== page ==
Mana off with a bang and a song

KATE CHAPMAN
Last updated 05:00 06/11/2011
Hone Harawira
PHIL DOYLE/Fairfax NZ

PEOPLE POWER: Mana Party leader Hone Harawira in front of a poster featuring himself, Sue Bradford and John Minto.

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A Muslim man from Hastings called Genocide kicked off proceedings at the Mana Party's campaign launch in South Auckland yesterday, and that pretty much set the tone for the event.

Fortuitously scheduled to coincide with Guy Fawkes Day, it was clear the nearly 200 people crammed into the hall of a kura kaupapa in Otara liked the symbolic notion of attempting to blow up parliament.

Supporters were encouraged to chant "remember, remember, the fifth of November" and MC Martyn "Bomber" Bradbury said it marked the sending of a clear message to parliament that the resistance had started.

Following Genocide's music video, which called for supporters to "stand up and fight back", Tauranga rapper Jason Gardner explained why the Hone Harawira-led team was different.

"You'll find John Key making deals behind closed doors in Phil Goff's office. Smash all the fascists, we got Mana."

The neighbours could have been forgiven for thinking there was hip-hop concert on next door. But no, it was just a group of young urban Maori and ageing Pakeha lefties celebrating a common goal – boosting Mana's presence in parliament.

Mangere candidate James Papali'i set the ambitious goal of 15 to 20 MPs after the November election.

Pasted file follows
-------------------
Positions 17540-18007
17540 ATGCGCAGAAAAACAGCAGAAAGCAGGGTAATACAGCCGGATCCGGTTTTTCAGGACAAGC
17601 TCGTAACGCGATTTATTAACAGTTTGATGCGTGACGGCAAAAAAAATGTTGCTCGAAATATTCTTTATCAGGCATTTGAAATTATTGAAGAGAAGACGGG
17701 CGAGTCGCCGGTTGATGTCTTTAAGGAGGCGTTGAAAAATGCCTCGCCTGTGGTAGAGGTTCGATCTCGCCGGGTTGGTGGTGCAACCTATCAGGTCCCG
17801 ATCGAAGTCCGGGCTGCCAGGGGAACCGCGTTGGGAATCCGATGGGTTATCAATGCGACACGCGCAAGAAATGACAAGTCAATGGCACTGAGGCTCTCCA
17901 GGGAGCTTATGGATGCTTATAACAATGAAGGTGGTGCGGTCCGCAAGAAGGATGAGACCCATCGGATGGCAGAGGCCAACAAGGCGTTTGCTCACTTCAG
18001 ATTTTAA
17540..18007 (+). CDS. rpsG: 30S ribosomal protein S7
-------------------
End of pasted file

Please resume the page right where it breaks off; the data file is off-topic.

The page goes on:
Activist John Minto, who is standing for the party in Manukau East, was a bit more realistic, saying Mana was a small party with big ideas.

"We're not just here as radicals, we're serious about this – serious about transformation."

Unionist and Mana founding member Matt McCarten said Minto was one of several "icons" running for the party.

The world was realising that helping the rich and hoping that would trickle down was not working, he said. "It's called the market, otherwise know as the jungle."

McCarten said Mana had a passion to change things.

Another "icon" candidate was former Green MP Sue Bradford. She said the Greens had moved too far towards the right and she had to leave.

Leader Hone Harawira said Mana could work with the Greens or Labour. But there were already enough parties looking after "middle New Zealand all the way up to the filthy rich".

He said his former Maori Party colleagues were busy trying to distance themselves from National. The party hadn't had any bottom lines and so had compromised on its principles.

Mana wouldn't make the same mistake. It was focused on fundamentals like feeding children and providing everyone with free health care, he said.

The party's immigration policy also got an airing when an elderly Samoan woman asked what Mana would do about Pacific overstayers brought to New Zealand when labour was needed and then "kicked out".

Harawira said this was a Pacific nation and Pacific people should be able to come and go as they pleased.

As the rhetoric drew to a close, everyone filed outside for a barbecue. The music started up again and the lyrics rang out for all the neighbours to hear: "Rich got us back in a ditch hoping we'll slit our wrists."

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